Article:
Alwyn Cashe Slated for Medal of Honor Following Senate Action

An honor that's long overdue

Sgt. 1st Class Alwyn Cashe
Sgt. 1st Class Alwyn Cashe.
US Army

Sometimes valiant and heroic actions are appropriately honored in a timely manner. Sometimes, though, things take a little longer. In the case of Sgt. 1st Class Alwyn Cashe, the nation may finally be about to honor his actions in Iraq in 2005 with the Medal of Honor, a process that’s been long in the works by those who knew and served with Cashe.

An article on the U.S. Army’s website from 2014 explains exactly what Cashe did. In 2005, Cashe and other soldiers were traveling through Samarra, Iraq when their vehicle was damaged by an IED. The explosion, writes Nick Duke, “severed the rear ramp cable and drenched Cashe in fuel.” Soon, the fuel had ignited.

This didn’t stop Cashe from engaging in a heroic act, however. Duke writes, “Cashe helped to remove all six Soldiers from the vehicle and also the body of an interpreter killed by the IED, all while under small arms fire. Through it all, his body continued to burn.”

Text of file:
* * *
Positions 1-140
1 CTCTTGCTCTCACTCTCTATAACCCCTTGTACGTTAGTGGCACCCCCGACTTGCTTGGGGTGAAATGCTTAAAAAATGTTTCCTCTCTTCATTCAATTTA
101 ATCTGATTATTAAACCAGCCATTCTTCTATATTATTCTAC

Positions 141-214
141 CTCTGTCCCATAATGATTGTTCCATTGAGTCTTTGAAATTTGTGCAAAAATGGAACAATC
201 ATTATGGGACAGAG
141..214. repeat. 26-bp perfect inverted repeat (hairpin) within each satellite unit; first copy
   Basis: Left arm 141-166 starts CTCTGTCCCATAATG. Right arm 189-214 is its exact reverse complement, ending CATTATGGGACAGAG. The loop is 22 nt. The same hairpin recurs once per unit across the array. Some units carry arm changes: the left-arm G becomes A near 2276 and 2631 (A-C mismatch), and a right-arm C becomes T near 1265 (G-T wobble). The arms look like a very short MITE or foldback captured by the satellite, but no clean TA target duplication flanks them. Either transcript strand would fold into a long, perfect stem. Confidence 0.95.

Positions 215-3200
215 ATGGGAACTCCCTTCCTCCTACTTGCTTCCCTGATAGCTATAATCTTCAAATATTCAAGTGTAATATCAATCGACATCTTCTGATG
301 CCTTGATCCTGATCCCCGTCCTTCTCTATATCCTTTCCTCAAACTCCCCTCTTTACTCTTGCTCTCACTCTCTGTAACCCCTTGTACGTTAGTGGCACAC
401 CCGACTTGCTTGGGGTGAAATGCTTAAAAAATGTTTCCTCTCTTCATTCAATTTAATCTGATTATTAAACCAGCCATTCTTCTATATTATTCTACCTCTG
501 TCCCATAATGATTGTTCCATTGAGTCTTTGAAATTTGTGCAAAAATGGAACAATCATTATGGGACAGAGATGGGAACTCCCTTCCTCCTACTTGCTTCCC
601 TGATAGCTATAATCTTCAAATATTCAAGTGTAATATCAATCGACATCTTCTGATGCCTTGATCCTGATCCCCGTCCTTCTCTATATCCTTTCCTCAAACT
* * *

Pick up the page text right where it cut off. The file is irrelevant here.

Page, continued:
Cashe then remained on site while the troops he’d helped out of the vehicle were evacuated. Tragically, the injuries he incurred would eventually cost him his life; he died several weeks later at San Antonio Military Medical Center.

That all of this took place in 2005 does raise one question: how is it that Cashe didn’t receive a Medal of Honor at the time? Saving the lives of multiple people while suffering from a grievous injury would seem like the very definition of valor and bravery, after all.

An article at The Washington Post by Dan Lamothe provides some context as to why this has taken so long. “His commanding officer, then-Lt. Col. Gary Brito, later said that he did not initially have a full understanding for what Cashe did and has sought an upgrade for years,” Lamothe writes. Cashe had previously been approved for the Silver Star.

Before the legislation that passed the Senate, a Medal of Honor had to be awarded within five years of the actions cited in the honor. However, with enthusiastic and bipartisan support, that requirement has been removed — hopefully leading to a long-overdue honor for Sgt. 1st Class Cashe.

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